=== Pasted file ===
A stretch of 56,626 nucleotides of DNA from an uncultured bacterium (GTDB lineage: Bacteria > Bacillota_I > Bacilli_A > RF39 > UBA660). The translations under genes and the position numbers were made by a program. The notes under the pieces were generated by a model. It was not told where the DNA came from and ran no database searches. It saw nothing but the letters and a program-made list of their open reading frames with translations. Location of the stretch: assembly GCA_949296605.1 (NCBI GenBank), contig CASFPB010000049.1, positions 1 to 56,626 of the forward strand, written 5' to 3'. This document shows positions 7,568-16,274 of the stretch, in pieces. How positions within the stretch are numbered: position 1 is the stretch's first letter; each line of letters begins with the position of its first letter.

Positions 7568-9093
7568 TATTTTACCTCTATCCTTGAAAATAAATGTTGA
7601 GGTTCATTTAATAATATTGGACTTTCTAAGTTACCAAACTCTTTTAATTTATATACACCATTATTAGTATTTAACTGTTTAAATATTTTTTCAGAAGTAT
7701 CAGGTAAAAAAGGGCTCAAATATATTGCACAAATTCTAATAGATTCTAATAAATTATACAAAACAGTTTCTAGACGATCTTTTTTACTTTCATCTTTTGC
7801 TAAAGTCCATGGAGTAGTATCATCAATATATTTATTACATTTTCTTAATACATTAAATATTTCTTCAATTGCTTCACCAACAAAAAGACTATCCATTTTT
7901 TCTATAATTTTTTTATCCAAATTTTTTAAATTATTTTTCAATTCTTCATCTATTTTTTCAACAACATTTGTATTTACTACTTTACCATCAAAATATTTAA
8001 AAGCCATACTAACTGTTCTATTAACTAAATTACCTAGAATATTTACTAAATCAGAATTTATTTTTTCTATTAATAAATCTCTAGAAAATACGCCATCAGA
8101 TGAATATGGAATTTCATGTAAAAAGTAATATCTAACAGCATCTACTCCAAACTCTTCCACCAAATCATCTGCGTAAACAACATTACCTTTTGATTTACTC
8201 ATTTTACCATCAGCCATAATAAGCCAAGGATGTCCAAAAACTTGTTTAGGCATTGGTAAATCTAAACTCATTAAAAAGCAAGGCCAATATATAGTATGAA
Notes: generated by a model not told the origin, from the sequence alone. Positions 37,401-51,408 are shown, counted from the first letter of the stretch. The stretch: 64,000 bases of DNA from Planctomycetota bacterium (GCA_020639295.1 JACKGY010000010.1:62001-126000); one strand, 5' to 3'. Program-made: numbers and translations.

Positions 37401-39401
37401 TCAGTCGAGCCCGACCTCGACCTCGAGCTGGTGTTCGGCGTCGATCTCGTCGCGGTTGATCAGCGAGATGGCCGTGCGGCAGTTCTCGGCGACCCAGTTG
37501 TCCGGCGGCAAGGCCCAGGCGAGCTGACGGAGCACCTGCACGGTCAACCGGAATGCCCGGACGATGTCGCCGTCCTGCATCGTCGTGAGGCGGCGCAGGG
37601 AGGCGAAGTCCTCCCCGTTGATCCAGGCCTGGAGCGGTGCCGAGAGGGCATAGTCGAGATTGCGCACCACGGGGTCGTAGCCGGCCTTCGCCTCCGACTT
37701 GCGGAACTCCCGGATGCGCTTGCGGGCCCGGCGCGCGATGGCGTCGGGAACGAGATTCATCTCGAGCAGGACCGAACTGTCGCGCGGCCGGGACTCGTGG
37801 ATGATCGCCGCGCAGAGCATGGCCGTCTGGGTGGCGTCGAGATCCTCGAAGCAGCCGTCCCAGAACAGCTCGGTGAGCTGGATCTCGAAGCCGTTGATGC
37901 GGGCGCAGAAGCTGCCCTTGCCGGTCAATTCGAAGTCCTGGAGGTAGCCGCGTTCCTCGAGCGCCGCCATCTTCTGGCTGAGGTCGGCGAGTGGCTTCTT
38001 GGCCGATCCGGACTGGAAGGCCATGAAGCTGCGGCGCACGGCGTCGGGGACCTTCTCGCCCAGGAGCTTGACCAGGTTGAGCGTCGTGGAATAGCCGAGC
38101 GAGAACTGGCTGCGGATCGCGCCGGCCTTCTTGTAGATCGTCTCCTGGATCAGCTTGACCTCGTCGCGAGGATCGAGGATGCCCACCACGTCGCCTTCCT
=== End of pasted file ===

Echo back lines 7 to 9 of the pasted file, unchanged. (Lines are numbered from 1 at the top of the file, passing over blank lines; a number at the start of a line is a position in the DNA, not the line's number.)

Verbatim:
7901 TCTATAATTTTTTTATCCAAATTTTTTAAATTATTTTTCAATTCTTCATCTATTTTTTCAACAACATTTGTATTTACTACTTTACCATCAAAATATTTAA
8001 AAGCCATACTAACTGTTCTATTAACTAAATTACCTAGAATATTTACTAAATCAGAATTTATTTTTTCTATTAATAAATCTCTAGAAAATACGCCATCAGA
8101 TGAATATGGAATTTCATGTAAAAAGTAATATCTAACAGCATCTACTCCAAACTCTTCCACCAAATCATCTGCGTAAACAACATTACCTTTTGATTTACTC